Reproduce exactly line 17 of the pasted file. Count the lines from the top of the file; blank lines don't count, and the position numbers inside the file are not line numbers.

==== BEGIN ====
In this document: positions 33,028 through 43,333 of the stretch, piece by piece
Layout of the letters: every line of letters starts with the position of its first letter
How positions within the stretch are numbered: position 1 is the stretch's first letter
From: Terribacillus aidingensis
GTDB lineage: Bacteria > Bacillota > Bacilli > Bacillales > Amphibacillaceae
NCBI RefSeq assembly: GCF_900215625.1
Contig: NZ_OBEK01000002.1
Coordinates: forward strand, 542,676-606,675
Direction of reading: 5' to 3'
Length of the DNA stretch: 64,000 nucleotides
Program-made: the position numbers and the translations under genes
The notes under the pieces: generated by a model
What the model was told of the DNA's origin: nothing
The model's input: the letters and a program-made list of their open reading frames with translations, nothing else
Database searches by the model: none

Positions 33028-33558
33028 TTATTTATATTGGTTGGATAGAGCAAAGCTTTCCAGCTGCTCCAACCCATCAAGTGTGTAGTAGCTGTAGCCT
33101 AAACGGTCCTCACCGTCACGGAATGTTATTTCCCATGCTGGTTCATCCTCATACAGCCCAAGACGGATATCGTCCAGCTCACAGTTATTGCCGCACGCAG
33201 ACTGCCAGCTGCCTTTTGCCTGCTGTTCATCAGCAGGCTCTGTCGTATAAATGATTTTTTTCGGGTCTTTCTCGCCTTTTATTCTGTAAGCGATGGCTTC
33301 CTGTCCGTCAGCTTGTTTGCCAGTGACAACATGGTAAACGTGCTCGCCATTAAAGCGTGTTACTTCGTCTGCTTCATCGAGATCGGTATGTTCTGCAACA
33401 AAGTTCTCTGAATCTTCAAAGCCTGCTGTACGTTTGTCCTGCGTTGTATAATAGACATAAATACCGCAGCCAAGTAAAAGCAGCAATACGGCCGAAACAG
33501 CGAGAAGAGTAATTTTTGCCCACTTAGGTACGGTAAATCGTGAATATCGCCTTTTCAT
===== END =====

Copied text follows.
33028 TTATTTATATTGGTTGGATAGAGCAAAGCTTTCCAGCTGCTCCAACCCATCAAGTGTGTAGTAGCTGTAGCCT